By placing the ribs inside the foil with a little fluid, it allows for the hyper acceleration of the break down of connective tissues which is the technical term for making the ribs tender. And the process is really quick based on smoker time. For baby back ribs, an hour to an hour and 15 minutes (hour and 15 to hour and a half for spare ribs).
By the way, to get an idea as to how cold it was when I grilled that day, not only was the grill frozen shut but here were the weather conditions as I put the foiled ribs back on the grill:
While it was 21 degrees with light snow, the windchill was a balmy 6. That’s a single digit there!
After an hour in the foil in my 300 degree grill, you can see the steam action when I open up the foil:
Time to get a good glaze of that Kraft Barbecue Sauce. Remove the ribs from the foil and place the slabs back on the grill, slathering with that glorious sauce:
Close the lid for about 15 more minutes. Repeat the saucing process one more time before taking them inside to carve. Be careful to get a good grip in the middle as the slab could break apart from its own weight because the ribs are so tender.
How do I know how tender they are? Just by looking at the bones and how much the meat has pulled back from them:
Once the meat has pulled back more than a half inch, we are getting into fall off the bone territory. These had some massive pull back.
So there you have fall off the bone ribs in under 4 hours. In fact, the exact cook time was 3 hours and 35 minutes. Basically the whole key is to over cook the ribs without drying them out. The foil keeps all the fluid confined around the ribs and thus they do not dry out.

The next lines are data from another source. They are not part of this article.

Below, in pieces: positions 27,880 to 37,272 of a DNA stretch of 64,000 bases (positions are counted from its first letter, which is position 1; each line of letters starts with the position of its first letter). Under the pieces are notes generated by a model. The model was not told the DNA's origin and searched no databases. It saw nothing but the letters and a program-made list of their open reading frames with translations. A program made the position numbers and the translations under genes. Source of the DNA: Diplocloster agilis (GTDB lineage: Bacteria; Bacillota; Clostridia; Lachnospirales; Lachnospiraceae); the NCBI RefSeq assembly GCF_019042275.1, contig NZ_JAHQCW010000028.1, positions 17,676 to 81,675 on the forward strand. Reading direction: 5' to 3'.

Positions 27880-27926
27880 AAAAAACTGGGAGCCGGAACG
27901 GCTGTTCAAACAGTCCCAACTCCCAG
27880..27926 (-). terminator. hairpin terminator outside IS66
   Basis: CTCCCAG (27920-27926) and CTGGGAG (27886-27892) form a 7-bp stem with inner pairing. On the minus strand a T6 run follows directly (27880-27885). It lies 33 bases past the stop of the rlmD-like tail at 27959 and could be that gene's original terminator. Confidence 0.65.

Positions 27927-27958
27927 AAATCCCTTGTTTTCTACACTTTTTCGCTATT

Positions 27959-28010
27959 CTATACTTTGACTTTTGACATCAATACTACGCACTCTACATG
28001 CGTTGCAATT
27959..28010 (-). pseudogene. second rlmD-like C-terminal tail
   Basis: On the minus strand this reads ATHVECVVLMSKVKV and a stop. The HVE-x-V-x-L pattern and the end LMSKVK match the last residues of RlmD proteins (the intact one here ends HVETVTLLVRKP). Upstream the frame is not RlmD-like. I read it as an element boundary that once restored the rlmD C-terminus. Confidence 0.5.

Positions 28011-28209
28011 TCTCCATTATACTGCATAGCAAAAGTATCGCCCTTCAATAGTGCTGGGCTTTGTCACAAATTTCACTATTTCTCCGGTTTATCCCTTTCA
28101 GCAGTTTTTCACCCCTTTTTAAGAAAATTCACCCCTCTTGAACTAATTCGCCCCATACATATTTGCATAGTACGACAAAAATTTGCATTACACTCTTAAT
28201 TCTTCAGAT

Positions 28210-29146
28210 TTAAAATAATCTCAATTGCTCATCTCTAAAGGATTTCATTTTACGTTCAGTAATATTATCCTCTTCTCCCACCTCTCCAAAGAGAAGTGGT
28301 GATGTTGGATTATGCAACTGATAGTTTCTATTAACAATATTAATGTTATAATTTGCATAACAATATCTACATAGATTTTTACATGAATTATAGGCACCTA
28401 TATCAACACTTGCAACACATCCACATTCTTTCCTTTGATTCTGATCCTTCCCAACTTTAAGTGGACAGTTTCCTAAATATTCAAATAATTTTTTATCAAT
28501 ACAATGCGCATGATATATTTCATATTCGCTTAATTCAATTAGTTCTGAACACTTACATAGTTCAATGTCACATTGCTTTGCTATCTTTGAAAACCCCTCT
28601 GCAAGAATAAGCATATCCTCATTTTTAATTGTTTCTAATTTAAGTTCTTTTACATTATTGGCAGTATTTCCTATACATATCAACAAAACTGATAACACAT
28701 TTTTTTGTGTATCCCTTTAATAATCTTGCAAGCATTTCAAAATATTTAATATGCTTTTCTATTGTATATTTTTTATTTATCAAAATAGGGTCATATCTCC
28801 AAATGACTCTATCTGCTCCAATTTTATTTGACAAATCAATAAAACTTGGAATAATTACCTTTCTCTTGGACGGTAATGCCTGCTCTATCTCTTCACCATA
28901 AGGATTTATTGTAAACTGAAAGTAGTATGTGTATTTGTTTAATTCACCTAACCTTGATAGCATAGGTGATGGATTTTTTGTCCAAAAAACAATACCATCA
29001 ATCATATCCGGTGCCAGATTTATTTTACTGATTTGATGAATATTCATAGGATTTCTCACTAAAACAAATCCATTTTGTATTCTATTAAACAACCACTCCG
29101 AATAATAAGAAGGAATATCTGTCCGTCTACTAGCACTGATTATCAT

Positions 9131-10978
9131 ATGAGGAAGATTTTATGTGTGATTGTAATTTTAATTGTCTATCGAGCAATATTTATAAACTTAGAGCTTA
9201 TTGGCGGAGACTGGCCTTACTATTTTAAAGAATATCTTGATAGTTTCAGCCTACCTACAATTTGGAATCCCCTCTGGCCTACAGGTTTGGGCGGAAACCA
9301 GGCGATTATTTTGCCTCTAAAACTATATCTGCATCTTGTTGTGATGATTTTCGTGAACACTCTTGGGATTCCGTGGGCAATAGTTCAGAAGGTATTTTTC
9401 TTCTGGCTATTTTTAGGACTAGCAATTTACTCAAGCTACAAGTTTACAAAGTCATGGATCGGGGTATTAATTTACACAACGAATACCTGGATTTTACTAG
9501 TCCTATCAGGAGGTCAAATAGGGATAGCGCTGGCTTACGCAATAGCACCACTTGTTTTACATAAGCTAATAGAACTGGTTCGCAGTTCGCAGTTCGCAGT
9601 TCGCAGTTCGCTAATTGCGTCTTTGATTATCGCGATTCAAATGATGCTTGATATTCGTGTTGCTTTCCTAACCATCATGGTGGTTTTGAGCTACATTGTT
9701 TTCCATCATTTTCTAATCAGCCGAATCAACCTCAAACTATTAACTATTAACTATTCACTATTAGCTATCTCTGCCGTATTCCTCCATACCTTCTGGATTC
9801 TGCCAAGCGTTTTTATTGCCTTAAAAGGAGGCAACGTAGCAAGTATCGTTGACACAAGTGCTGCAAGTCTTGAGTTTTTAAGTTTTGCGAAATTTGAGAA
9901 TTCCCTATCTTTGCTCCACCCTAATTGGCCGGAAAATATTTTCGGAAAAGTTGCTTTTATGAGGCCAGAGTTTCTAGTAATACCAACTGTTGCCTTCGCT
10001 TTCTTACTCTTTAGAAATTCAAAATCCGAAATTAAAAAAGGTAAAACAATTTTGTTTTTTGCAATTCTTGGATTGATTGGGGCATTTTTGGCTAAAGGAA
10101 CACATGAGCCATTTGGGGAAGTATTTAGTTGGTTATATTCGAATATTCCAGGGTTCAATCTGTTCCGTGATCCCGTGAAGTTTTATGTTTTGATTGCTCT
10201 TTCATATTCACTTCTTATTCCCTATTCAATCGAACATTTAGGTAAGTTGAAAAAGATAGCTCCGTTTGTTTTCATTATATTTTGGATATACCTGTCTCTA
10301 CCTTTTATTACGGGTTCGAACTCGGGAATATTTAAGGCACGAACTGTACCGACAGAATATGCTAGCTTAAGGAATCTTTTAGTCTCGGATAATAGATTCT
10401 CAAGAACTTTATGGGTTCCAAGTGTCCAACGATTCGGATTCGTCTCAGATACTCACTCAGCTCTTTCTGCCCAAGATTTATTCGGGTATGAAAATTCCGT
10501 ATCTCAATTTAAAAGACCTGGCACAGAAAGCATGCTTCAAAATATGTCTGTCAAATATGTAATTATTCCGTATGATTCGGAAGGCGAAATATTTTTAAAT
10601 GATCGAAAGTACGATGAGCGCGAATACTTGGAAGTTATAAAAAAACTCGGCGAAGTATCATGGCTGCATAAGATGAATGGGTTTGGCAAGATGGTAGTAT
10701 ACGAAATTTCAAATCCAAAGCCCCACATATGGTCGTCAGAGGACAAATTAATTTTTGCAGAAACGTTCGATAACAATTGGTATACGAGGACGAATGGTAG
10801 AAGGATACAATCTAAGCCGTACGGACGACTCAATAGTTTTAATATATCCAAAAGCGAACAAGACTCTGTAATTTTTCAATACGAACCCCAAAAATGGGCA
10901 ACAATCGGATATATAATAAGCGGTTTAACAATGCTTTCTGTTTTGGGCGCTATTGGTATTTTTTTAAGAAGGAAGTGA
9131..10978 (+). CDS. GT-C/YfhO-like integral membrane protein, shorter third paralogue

Visit www.KraftRecipes.com/BBQ and Facebook.com/KraftDressing to learn more about Kraft Barbecue Sauce, find delicious barbecue recipes and more.
Full disclosure, I received compensation and product samples from Kraft Barbecue Sauce for this post, but as you know, I wouldn’t back anything I didn’t absolutely believe in. The opinions expressed above and the recipe are my own and I stand by them. If you have any questions, feel free to shoot me an email. Here’s my email address.
For a recipe card and a shorter step by step, check below:
- Two slabs of baby back ribs
- 1 quart apple cider
- ¼ cup salt
- 2 cloves garlic, minced
- 1 tsp black pepper
- Barbecue rub
- Kraft Barbecue Sauce
- Skin the membrane off the backs of the ribs
- Place in a resealable plastic bag with the cider, salt, garlic and pepper
- Slosh around until the salt is dissolved
- Place in the fridge for 2-12 hours
- After brining, remove from the liquid and blot dry with a paper towel
- Rub the ribs bone side first and then flip and repeat on the meat side
- Prepare the grill for two zone grilling and toss in some smoke wood
- Put the ribs, bone side down on the cool side of the grill and close the lid
- After 2 hours, remove the ribs from the grill and place them, meat side down on a double layer of aluminum foil and pour in some Kraft Barbecue Sauce on top and bottom of both slabs (stacking them on top of each other)
- Close up the foil and place back on the grill on the cool side
- After an hour, remove the ribs from the foil, place bone side down and slather with more sauce, spreading with a sauce brush
- Close the lid for 15 minutes and then repeat the saucing process one more time
- Remove from the grill, slice and serve